Ex-Packers Brown, Freeman still treated like celebrities in Green Bay
GREEN BAY, Wis. — There’s a rock star element for the players and formers players who take part in the Green Bay Packers annual Tailgate Tour. Every stop the bus makes, they’re treated like one. Whether it’s the planned tour stops or at one of many surprise appearances along the way, fans quickly make them feel special.
Even for alumni like Antonio Freeman and Gilbert Brown, the reaction now is no different than it was when they played for the Packers in the 1990s and early 2000s.
"I haven’t played football in Lambeau Field in over a decade, but anytime — and I’m sure any other former Packers, anyone that’s put on that green and gold jersey when they come to town, the state of Wisconsin just does a great job of rolling out the red carpet," Freeman said. "Always making us feel like we’re at home and always making us feel like we’re still superstars. So that’s always great. Just the response we get when we come. It doesn’t have to be at Lambeau, it can be just walking around or eating, fans are still just so respectful, seemingly overly excited to see us every time."
As Brown stood in the middle of the basketball gym floor at Shawano Community High School, the majority of his listening audience wasn’t even born during the early stages of his career with Green Bay. But as the slimmed-down former nose tackle spoke with bravado, it was obvious how much his presence meant to the excited students.
"It’s a great response when any Packer comes into the building," Brown said. "We’re a different team from everybody else in the NFL. We’re the teams that has all the championships, we got all the tradition and everybody else sucks. Pretty much."
Transitioning away from the spotlight isn’t always easy for former players. They had been accustomed to experiencing all of the prestige that came with the life of being in the NFL.
"It sucks, because to me, football is in your DNA," Brown said. "Sometimes in the summertime I come outside and the grass is being cut and it’s nice and warm. You get to sweating and you get the jitters. You don’t get to choke nobody no more. They put you in jail for that now. I try to do what you’re supposed to do. You do a lot of different things to try to keep your mind off of it. I figured it out and everybody else will, too."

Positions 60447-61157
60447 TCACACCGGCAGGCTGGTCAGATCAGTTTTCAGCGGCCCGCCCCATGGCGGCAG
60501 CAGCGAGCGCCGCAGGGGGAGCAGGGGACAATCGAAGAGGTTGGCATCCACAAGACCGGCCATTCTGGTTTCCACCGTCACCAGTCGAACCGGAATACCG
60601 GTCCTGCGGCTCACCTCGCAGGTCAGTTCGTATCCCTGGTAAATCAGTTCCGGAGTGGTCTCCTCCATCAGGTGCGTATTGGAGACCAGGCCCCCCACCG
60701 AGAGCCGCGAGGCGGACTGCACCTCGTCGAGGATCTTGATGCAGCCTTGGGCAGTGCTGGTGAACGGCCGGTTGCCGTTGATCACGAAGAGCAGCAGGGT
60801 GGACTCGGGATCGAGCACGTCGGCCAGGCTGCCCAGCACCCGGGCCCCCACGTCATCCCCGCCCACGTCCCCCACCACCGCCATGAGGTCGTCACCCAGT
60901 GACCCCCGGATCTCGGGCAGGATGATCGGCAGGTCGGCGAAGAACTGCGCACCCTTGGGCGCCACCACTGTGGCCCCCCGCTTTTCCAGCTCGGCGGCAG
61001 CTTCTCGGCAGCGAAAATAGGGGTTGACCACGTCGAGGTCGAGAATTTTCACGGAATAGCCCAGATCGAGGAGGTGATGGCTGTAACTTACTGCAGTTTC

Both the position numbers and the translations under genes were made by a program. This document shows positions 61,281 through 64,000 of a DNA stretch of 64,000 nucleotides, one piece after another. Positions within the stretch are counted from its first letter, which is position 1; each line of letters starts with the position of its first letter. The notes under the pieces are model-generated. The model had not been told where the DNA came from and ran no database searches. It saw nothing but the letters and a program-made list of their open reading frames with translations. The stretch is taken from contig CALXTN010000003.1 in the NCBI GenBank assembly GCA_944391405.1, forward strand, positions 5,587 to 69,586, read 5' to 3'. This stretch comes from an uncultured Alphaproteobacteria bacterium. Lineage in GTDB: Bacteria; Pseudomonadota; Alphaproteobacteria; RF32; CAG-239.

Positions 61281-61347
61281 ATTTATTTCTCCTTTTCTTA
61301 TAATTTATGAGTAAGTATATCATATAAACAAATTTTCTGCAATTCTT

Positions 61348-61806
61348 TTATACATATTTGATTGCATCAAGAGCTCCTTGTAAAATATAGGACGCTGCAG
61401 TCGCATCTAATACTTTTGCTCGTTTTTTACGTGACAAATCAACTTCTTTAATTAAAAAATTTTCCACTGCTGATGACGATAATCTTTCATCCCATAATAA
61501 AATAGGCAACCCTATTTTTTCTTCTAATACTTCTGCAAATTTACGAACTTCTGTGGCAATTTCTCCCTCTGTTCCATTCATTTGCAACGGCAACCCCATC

For Brown, it’s meant coaching and being involved with his kids.
"There’s a lot of different things you can hang your hat on to try to keep your mind off of it," Brown said.
When Freeman encounters fans, they often bring up the same thing about his playing days with the Packers.
"They always talk about the Minnesota Vikings catch," Freeman said, referencing his improbable, nearly incomplete overtime touchdown reception on Nov. 6, 2000. "That’s pretty much it. They want to talk about the Viking catch. Every now and then they want to talk about the 81-yard touchdown in the Super Bowl. But primarily it’s the Vikings catch."
Freeman won’t be the focus of the festivities the next time he’s in Green Bay. He confirmed that he’ll be in attendance for Brett Favre’s jersey retirement and Packers Hall of Fame induction on July 18.
"If my math serves me correctly, he and I combined for the most touchdown combinations, definitely for the Packers," Freeman said. "I think we are top-10 in the league. That is definitely something that’s on my calendar that I’m looking forward to being a part of. Looking forward to catching back up with Brett, and a lot of these other guys, and the alumni that are coming back. It should just be a great few days for the Packers Hall of Fame."
There’s a different former Packers player, though, whose post-career life has gone a terrible direction. Darren Sharper, a teammate of Freeman and Brown for six years, was recently sentenced to nine years in prison after pleading guilty to sexual assault.
"I am definitely stunned," Freeman said of Sharper’s case. "That’s not the guy I remember being a teammate with. But things happen in life. It’s very unfortunate. I’m not speaking just for Darren Sharper, I’m speaking for the young ladies that were involved and taken advantage of. Just very unfortunate. I have a daughter, I have a mother, I have a sister, and some things just aren’t right. He’ll deal with the legal system and his attorneys and all those things that go with that.
"I still wish him the best, but I also wish the best for those young ladies who were affected by it, as well."
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